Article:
The Mandela Effect

Derren Brown proved that when giving a gift to someone, he could trick that someone into thinking they wanted a bike all along, when they actually wanted a leather jacket. (It was Simon Pegg actually, ; or as part of a Derren vs Celebrities video: ). He did this with the power of suggestion, using dozens of subliminal cues to trick his mind into thinking hard about bicycles while Derren was preparing to reveal a gift that was to come. The person’s mind was already in the realm of “what’s the gift” and “what would I like it to be” so as the subliminal cues were getting him to think about bicycles, his brain made the subliminal connections and rewrote his mental story to include the bike. When he asked what that person wanted, he said “a bicycle”.  Sure enough when he opened the box it was a bicycle.  But he went further because that person had written down their desired gift a few days earlier in a signed envelope that he kept on his person (in his wallet) since he sealed it.  The envelope said “leather jacket”, proving Derren has just altered his memory.

Why do I bring this up?  Because some people posit that memories can’t be wrong, especially when they’re strong memories.

According to Snopes ( ): “The Mandela Effect is a collective misremembering of a fact or event. … The term “Mandela Effect” was coined by self-described “paranormal consultant” Fiona Broome, who has written on her web site that she first became aware of the phenomenon after discovering that she shared a particular false memory — that South African human rights activist and president Nelson Mandela died in prison during the 1980s (he actually died in 2013) — with many other people. Then she began noticing other examples.”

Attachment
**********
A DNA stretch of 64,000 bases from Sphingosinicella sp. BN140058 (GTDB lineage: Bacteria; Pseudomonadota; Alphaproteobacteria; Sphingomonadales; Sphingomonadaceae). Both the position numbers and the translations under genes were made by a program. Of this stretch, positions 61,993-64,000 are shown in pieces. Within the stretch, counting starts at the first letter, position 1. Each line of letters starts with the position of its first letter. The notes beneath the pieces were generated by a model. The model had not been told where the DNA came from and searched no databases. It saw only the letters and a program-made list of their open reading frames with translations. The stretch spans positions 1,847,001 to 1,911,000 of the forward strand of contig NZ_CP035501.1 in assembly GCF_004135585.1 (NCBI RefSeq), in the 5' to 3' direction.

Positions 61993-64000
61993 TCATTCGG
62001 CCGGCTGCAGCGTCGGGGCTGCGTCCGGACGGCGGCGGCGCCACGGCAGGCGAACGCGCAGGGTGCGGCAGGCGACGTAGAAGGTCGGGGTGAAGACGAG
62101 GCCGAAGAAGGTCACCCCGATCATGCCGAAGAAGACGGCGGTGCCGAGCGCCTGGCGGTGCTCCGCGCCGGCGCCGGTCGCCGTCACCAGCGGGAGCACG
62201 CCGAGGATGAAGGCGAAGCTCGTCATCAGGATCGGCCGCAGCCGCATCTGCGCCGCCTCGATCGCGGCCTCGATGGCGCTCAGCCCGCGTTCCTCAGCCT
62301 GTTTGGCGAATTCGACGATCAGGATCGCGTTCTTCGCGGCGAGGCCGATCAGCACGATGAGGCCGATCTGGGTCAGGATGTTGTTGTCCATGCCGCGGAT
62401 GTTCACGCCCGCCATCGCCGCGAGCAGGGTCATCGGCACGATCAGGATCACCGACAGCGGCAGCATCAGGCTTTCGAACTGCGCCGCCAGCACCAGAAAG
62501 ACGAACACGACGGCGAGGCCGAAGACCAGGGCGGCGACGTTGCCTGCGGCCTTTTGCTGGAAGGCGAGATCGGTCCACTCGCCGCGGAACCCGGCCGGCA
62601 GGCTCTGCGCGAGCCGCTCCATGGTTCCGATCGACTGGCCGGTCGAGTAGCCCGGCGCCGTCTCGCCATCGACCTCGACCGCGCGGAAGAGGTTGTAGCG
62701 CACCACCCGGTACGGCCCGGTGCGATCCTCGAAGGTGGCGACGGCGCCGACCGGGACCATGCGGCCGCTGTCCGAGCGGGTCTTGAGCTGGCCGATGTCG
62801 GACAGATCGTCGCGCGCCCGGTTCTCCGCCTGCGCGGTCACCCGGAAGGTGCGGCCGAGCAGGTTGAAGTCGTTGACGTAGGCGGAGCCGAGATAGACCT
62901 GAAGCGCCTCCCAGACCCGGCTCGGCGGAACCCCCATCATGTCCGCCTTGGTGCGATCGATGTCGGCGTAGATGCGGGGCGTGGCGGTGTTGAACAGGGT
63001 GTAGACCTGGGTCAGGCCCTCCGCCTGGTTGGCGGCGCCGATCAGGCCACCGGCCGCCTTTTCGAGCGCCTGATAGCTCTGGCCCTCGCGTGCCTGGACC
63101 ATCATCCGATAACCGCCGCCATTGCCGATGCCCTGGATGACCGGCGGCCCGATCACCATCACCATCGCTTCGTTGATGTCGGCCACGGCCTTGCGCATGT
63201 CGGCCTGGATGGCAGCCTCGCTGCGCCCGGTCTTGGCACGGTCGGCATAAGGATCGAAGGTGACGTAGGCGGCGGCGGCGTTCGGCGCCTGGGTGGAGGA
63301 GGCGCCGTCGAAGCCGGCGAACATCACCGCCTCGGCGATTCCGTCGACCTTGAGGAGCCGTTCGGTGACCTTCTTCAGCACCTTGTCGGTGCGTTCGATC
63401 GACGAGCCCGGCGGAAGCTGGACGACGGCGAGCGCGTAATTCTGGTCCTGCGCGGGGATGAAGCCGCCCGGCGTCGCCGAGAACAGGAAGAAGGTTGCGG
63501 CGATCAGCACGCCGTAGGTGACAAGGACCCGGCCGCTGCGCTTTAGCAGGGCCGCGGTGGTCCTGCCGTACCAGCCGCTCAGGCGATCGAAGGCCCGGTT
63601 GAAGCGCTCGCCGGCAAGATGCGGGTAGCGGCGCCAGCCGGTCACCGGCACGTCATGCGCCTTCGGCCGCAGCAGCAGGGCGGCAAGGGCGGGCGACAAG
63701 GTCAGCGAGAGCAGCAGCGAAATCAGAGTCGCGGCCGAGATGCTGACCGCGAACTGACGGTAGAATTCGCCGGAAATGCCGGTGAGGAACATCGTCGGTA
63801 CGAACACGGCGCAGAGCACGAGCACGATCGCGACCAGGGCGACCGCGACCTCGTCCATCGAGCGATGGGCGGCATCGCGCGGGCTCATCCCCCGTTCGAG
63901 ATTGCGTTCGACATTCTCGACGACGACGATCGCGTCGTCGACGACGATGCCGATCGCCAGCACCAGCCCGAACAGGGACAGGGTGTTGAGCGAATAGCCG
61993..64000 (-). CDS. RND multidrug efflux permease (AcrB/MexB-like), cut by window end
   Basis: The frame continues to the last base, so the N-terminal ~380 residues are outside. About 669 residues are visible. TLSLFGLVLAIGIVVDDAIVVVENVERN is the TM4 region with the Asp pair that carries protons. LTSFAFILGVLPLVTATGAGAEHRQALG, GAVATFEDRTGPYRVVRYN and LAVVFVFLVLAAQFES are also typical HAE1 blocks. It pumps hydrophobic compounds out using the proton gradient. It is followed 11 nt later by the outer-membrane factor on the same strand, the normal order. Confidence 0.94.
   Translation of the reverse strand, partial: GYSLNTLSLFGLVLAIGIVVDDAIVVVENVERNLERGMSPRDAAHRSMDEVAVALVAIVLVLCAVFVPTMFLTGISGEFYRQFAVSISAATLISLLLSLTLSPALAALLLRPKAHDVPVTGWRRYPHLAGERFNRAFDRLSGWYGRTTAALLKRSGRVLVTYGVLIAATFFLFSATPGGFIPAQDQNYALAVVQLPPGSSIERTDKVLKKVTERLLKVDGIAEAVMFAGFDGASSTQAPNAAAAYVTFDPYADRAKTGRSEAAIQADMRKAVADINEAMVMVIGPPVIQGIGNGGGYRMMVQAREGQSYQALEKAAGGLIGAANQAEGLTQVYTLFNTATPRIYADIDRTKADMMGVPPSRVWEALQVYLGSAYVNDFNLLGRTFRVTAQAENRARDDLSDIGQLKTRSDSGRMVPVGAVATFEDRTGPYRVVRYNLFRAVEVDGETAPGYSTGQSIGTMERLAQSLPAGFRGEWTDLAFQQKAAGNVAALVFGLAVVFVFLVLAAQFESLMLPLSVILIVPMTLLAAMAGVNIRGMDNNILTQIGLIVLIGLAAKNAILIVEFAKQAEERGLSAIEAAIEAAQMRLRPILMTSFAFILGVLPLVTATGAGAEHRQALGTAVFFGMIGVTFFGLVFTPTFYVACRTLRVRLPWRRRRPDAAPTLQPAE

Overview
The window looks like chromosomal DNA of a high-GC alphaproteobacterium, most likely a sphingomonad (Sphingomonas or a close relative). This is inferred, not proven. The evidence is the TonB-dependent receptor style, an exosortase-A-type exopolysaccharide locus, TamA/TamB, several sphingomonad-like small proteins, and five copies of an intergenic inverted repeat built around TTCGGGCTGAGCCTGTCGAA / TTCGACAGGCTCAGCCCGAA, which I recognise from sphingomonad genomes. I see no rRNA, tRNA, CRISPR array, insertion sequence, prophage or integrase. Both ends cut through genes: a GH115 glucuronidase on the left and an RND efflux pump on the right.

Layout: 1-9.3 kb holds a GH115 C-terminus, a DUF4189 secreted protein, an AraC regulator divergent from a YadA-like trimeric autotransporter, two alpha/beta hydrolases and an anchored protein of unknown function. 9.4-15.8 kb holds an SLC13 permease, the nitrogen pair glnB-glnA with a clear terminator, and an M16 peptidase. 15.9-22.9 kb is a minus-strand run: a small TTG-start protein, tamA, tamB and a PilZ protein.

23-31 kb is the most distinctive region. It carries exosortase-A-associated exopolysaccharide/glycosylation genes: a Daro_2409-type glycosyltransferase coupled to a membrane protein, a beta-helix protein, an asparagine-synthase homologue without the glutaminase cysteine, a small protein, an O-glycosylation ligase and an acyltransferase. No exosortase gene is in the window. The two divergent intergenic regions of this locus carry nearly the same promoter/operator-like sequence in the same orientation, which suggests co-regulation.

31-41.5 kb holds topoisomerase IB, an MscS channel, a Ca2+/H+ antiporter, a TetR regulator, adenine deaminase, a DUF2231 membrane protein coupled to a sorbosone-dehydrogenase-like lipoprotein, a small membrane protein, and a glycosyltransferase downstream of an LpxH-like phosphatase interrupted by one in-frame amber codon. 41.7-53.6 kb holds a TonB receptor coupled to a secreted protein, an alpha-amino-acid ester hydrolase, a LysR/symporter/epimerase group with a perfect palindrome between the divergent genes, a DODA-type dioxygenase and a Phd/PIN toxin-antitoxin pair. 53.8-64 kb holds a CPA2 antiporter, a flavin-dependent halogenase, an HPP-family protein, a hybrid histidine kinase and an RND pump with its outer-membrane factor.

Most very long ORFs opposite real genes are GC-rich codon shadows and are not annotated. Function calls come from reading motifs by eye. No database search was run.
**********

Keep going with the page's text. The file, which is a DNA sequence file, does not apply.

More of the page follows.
The Mendella effect is the idea that we remember facts differently than they are AND the supposition that our memory is correct and the facts have somehow been modified by some paranormal agent. This paranormal activity is proven by the fact that multiple people have the same (incorrect) memory. Like the fact that so many people remember Nelson Mendella dying in the 1980’s, except he didn’t. How could so many people have the same incorrect memory if it didn’t happen that way? The universe must be mutable.

To assume human memories are like computer memory is completely non-realistic. We all know that… Or do we? I’m all too aware that my memory is constantly morphing. I noticed once as a preteen that I had distinct visual images of my old home – before I was 4, but upon seeing a photo album of the house again for the first time years, I noticed that my memories of my old home exactly matched these photos. PLUS, I had no memories of that home in addition to those seen in that photo album (except possibly one). I realized then that my brain had taken visual cues and created memories from them. I knew I couldn’t trust my brain anymore, and perhaps, that’s why I always second guess myself and seriously consider that I could be remembering wrong — especially when someone is more adamant about it than I am. It’s why I like to write down my train of thought when I write a report, or an email, not just the conclusions because I know that if I later tried to recall WHY something happened I could easily make up a memory to fit my conclusion.